Why the title?

"Pioneers take the arrows"

Oh, wait. I should be upbeat and taking arrows doesn't sound like an upbeat thing to say.

So, let me amend that statement.

It was courage and vision that led the pioneers to leave behind a comfortable, settled life and trek West to begin a new life in a new place. Many of those from the East that went West found a strength within themselves that they didn't see while they were in their old life. Instead of being one of those that just kind of went along with the others in the old life, they became leaders and visionaries in their new lives.

The sentiments of that last paragraph come from a favorite author, Louis L'Amour, in many of his books. So, I can't really say that it is an original thought from me. However, what he said is truthful.

Welcome to being a pioneer. Look ahead and ignore the "barking dogs" that give you negative opinions and comments. Louis L'Amour also spoke of the barking dogs.

In some of his stories, it was usually a father or older man telling a young boy how it was that when the Westward bound Conestoga wagons rolled through towns, the dogs came out to bark at them. His character then told the young listener that the barking didn't stop the wagons from going on to their destinations.

Following the advice of the Louis L'Amour characters, may we all forge ahead with our plans, after carefully considering all consequences and leave the "barkers" behind.

Monday, February 28, 2011

Our Last World War I Veteran Is Gone

Frank Buckles, Last World War I Doughboy, Is Dead at 110

By RICHARD GOLDSTEIN

February 28, 2011

New York Times

Frank Buckles WWI Vet Dies

The World War I veteran Frank Buckles, during a Veteran’s Day ceremony at Arlington National Cemetery at Arlington, Virginia, 2007, left, and in his U.S. Army enlistment photo, 1917.

Frank Buckles, who drove an Army ambulance in France in 1918 and came to symbolize a generation of embattled young Americans as the last of the World War I doughboys, died on Sunday at his home in Charles Town, W.Va. He was 110.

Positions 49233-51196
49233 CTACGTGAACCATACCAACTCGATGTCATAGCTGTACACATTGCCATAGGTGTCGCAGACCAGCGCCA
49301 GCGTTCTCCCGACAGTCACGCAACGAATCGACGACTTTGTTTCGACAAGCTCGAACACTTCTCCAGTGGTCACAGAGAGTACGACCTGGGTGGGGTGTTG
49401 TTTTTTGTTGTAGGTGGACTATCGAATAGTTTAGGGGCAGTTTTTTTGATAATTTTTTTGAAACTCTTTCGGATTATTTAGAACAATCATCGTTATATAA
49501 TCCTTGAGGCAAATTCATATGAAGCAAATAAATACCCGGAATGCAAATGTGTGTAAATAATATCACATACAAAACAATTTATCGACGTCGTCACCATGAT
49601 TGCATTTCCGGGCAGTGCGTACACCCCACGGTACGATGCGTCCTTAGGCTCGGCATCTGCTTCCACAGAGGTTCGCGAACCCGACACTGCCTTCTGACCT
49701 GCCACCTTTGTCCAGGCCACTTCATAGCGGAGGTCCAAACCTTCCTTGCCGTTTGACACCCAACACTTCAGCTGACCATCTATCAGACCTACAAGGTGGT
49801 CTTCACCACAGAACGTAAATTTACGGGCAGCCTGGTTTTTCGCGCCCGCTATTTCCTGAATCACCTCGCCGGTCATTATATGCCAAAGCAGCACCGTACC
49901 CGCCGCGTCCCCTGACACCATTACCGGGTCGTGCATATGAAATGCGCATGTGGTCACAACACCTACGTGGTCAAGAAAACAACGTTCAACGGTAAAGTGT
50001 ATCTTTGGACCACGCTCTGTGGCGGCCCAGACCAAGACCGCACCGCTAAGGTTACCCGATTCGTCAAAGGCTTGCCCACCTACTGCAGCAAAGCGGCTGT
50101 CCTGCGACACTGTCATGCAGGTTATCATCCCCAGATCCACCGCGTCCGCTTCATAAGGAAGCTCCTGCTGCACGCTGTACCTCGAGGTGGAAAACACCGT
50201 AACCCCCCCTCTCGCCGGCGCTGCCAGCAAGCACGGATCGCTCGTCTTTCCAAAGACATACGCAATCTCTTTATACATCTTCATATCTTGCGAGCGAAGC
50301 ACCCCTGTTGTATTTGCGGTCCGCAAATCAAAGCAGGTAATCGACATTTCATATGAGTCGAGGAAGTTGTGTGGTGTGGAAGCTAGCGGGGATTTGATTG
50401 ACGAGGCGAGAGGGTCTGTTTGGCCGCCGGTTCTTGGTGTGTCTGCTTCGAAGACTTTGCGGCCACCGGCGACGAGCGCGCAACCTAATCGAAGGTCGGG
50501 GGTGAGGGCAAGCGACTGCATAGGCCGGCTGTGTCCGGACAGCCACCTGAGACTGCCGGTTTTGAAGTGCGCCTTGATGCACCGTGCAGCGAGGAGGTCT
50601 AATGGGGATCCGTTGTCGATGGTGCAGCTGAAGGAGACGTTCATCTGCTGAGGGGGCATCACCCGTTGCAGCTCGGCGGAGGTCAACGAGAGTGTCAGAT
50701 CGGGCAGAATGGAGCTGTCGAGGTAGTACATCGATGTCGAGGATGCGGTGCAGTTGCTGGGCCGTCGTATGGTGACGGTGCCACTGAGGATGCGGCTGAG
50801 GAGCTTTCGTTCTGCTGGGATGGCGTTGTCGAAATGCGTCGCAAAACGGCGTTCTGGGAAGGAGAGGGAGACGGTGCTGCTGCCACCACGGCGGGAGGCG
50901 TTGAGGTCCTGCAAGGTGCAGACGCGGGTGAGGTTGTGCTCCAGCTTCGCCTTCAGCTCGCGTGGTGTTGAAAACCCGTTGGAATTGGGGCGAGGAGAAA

His death was announced on his Web site.

He was only a corporal and he never got closer than 30 or so miles to the Western Front trenches, but Mr. Buckles became something of a national treasure as the last living link to the two million men who served in the American Expeditionary Forces in France in “the war to end all wars.”

President Obama said in a statement that Mr. Buckles lived “a remarkable life that reminds us of the true meaning of patriotism and our obligations to each other as Americans.”

Frail, stooped and hard of hearing but sharp of mind, Mr. Buckles was named grand marshal of the National Memorial Day Parade in Washington in 2007. He was a guest at Arlington National Cemetery on Veterans Day 2007 for a wreath-laying ceremony at the Tomb of the Unknowns. He was honored by Defense Secretary Robert M. Gates at the Pentagon and met with President George W. Bush at the White House in March 2008.

United States senators played host to him at the Capitol in June 2008 for the impending 90th anniversary of the World War I armistice. And he appeared before a Senate subcommittee in December 2009 to support legislation named in his honor to bestow federal status on a World War I memorial on the Washington Mall built in the 1930s.

The Department of Veterans Affairs said he would be buried at Arlington National Cemetery with full military honors.

Sought out for interviews in his final years, Mr. Buckles told of witnessing a ceremony involving British veterans of the Crimean War, fought in the 1850s, when he was stationed in England before heading to France. He remembered chatting with Gen. John J. Pershing, the commander of American troops in World War I, at an event in Oklahoma City soon after the war’s end.